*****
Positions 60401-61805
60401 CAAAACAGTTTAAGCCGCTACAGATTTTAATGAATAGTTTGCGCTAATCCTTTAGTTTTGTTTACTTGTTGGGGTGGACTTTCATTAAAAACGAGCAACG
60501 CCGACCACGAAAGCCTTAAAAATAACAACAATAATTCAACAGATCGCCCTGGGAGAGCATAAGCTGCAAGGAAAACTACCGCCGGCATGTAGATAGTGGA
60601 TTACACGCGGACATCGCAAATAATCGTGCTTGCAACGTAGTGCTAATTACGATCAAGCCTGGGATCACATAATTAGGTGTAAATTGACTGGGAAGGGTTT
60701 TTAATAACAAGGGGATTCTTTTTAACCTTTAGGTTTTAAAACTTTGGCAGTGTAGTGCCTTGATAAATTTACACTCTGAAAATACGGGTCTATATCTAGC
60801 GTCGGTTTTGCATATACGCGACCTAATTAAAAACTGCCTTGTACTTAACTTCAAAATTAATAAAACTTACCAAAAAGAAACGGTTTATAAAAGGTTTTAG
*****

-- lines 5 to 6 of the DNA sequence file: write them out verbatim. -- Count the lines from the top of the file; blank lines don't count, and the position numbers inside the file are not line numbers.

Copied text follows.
60701 TTAATAACAAGGGGATTCTTTTTAACCTTTAGGTTTTAAAACTTTGGCAGTGTAGTGCCTTGATAAATTTACACTCTGAAAATACGGGTCTATATCTAGC
60801 GTCGGTTTTGCATATACGCGACCTAATTAAAAACTGCCTTGTACTTAACTTCAAAATTAATAAAACTTACCAAAAAGAAACGGTTTATAAAAGGTTTTAG